Fonterra doubles profit to $1.6bn but warns of falling farmgate milk price

‘We are aware that there are challenging conditions on the ground for many of our farmers,’ said CEO Miles Hurrell

New Zealand dairy co-op Fonterra has announced its results for the year to 31 July, with profit after tax more than doubling to NZ$1.6bn.

Full year reported earnings come to 95 cents per share, and the final 2022/23 season farmgate milk price was $8.22 per kgMS. 

CEO Miles Hurrell said the co-op has delivered strong earnings and made progress against key strategic initiatives, but this has been against the backdrop of a farmgate milk price that has dropped across the season, impacted by reduced demand for whole milk powder from key importing regions.

The co-op recently said it was looking to make $1bn in cost savings to meet the challenge of the milk price slump, and in the report Hurrell said global trade prices fell as the financial year progressed, “with the average whole milk powder price down 16% compared to last season”.  

He added: “We recognise the impact the reduced price has on farmers’ businesses and have utilised our strong balance sheet to introduce a new advance rate schedule guideline to assist on-farm cash flow. 

“However, we’re pleased to be announcing a strong full year dividend of 50 cents per share – comprising an interim dividend of 10 cents per share and a final dividend of 40 cents per share. 

“In addition, the co-op returned tax free 50 cents per share to shareholders and unit holders in August, following the divestment of Soprole, giving a final cash pay-out to farmers of $9.22 per share backed kgMS. 

“Our FY23 performance demonstrates that we are focusing on the right strategic priorities. This said, we are aware that there are challenging conditions on the ground for many of our farmers.”

Fonterra’s reported profit after tax of $1,577m was up $994m, says the report. Excluding the net gain from divestments of $248m, normalised profit after tax was $1,329m, up $738m compared to the same time last year. This includes the impact of impairments and is equivalent to 80 cents per share.  

The co-op also reported a return on capital for the last 12 months of 12.4%, up from 6.8% in the comparable period.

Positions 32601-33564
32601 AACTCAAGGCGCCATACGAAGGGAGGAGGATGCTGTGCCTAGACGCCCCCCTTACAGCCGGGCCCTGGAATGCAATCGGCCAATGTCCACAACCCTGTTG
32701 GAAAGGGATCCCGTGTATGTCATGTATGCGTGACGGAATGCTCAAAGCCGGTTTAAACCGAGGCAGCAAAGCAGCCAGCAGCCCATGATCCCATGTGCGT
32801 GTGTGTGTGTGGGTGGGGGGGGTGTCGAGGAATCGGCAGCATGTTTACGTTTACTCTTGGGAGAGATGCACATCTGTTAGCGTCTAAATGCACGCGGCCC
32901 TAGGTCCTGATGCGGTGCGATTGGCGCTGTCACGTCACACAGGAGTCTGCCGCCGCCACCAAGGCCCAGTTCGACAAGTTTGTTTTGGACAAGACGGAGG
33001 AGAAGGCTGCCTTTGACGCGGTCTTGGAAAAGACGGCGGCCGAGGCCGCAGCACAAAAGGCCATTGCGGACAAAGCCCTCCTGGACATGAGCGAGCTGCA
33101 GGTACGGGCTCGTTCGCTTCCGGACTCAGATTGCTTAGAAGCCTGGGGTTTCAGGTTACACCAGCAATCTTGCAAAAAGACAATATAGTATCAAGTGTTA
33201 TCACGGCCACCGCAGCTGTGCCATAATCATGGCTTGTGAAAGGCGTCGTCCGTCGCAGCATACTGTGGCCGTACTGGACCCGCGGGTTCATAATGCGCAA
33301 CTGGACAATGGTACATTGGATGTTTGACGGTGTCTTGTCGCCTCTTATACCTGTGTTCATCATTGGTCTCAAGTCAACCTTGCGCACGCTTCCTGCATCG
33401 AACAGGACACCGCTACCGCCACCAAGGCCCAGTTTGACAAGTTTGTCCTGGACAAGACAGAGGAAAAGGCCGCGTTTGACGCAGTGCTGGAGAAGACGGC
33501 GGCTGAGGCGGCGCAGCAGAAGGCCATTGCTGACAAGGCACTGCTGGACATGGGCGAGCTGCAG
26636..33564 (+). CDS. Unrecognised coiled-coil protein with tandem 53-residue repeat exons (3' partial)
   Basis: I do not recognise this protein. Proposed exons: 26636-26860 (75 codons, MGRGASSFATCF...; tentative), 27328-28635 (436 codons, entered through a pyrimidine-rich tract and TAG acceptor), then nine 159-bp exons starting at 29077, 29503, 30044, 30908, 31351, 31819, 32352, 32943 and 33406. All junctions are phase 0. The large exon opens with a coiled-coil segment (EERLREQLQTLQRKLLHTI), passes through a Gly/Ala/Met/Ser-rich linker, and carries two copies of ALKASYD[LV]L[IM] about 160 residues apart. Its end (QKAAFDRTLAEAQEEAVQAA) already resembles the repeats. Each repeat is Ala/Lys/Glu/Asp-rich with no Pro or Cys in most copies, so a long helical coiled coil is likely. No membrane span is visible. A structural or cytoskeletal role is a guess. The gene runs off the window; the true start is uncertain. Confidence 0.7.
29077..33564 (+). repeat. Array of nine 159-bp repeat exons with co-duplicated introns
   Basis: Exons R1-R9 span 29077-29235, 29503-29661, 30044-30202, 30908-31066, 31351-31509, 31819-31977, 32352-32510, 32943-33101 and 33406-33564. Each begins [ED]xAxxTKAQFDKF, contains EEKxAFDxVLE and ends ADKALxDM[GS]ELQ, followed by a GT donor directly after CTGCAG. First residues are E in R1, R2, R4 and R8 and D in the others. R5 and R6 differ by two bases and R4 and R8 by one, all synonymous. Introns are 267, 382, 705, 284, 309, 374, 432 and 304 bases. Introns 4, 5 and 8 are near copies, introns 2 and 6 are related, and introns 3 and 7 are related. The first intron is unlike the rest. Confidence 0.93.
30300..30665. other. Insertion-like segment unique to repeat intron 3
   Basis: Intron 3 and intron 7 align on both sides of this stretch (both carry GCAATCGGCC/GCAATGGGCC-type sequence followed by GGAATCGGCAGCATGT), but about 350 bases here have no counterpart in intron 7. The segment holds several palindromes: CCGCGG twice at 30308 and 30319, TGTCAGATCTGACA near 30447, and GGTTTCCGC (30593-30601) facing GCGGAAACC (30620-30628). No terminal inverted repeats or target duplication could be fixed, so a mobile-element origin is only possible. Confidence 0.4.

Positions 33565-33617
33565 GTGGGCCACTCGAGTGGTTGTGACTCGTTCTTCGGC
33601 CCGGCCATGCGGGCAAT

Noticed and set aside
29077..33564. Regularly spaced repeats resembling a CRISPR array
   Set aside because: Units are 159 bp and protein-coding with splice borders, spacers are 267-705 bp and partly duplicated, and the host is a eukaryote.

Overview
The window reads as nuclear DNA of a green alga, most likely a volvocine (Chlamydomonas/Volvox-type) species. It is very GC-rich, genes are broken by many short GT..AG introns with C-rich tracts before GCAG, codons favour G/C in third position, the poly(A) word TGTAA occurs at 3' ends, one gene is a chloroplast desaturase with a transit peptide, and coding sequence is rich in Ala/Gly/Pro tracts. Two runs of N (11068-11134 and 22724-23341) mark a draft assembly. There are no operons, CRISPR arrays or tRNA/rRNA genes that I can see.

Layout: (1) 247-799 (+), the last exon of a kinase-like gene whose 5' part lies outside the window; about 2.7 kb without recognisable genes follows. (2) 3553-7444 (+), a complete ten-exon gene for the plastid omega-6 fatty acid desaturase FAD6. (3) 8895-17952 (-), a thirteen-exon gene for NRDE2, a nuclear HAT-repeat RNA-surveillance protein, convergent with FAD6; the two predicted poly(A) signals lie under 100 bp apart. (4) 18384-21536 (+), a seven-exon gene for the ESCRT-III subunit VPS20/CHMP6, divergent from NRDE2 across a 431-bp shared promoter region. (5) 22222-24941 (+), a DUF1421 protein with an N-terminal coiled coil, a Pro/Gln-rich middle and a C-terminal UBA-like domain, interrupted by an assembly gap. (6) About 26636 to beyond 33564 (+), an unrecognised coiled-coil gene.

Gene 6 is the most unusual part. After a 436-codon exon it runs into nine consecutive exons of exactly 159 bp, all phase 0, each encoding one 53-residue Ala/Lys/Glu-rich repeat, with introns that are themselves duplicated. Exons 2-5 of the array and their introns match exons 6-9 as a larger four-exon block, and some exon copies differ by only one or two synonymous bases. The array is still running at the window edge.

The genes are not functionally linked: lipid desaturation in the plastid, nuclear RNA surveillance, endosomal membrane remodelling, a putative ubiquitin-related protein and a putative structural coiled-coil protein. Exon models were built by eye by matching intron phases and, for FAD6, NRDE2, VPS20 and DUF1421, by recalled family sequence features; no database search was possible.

“There were a number of key drivers that helped us deliver this result,” said Hurrell, “including favourable margins in our Ingredients channel, in particular the cheese and protein portfolios.”

The result was helped by higher demand as China’s lockdown restrictions started to ease from the start of this year, and improved pricing. But the co-op has also adjusted the long-term outlook for its Asia Brands and Fonterra Brands New Zealand business, resulting in full year impairments of $101m and $121m respectively.  

Fonterra also reported a $260m gain on the sale of it Chilean Soprole business. 

The co-op says it has made good progress on its 2030 goals, set out in its long-term strategy in September 2021.

“Across FY23, we completed the divestment of China Farms and Soprole as part of our strategic choice to focus on New Zealand milk,” said Hurrell.

“As we work towards our ambition to be a leader in sustainability, we have stepped up our emissions reduction goal for the operational side of our business, introducing a target of a 50% absolute reduction in Scope 1&2 emissions by 2030, from a 2018 baseline, an increase on our previous target of a 30% reduction by 2030. We have held discussions with our farmers on why we need to introduce a Scope 3, or on-farm emissions target, and plan to announce our target before the end of calendar year 2023.  

“We’re also progressing work in our innovation portfolio, including establishing our joint venture with Royal DSM, Vivici, which is exploring commercial opportunities in fermentation derived ingredients, and launching our corporate ventures arm Nutrition Science Solution (NSS), which made its first strategic investment in the form of a minority stake in Pendulum Inc, a biotech company specialising in metabolic health.”

Looking ahead, the co-op says its forecast 2023/24 farmgate milk price range of $6 – $7.50 per kgMS, with a midpoint of $6.75, reflects reduced demand for whole milk powder from key importing regions.  

“We are watching market dynamics closely and there are indications demand for New Zealand milk powders will start to return from early 2024,” said Hurrell. “Demand for other products, including Foodservice and our value-added Ingredients, continues to be robust. 

“Our FY24 forecast earnings range for continuing operations is 45-60 cents per share. While the favourable price relativities we’ve experienced across FY23 have reduced from their peaks, we are forecasting improved margins across our Consumer and Foodservice channels for FY24.  

“We acknowledge that across the year, farmers will continue to feel the pressure from high input costs and a reduced farmgate milk price. We’ll continue to do all that we can to support farmers through this challenging period.”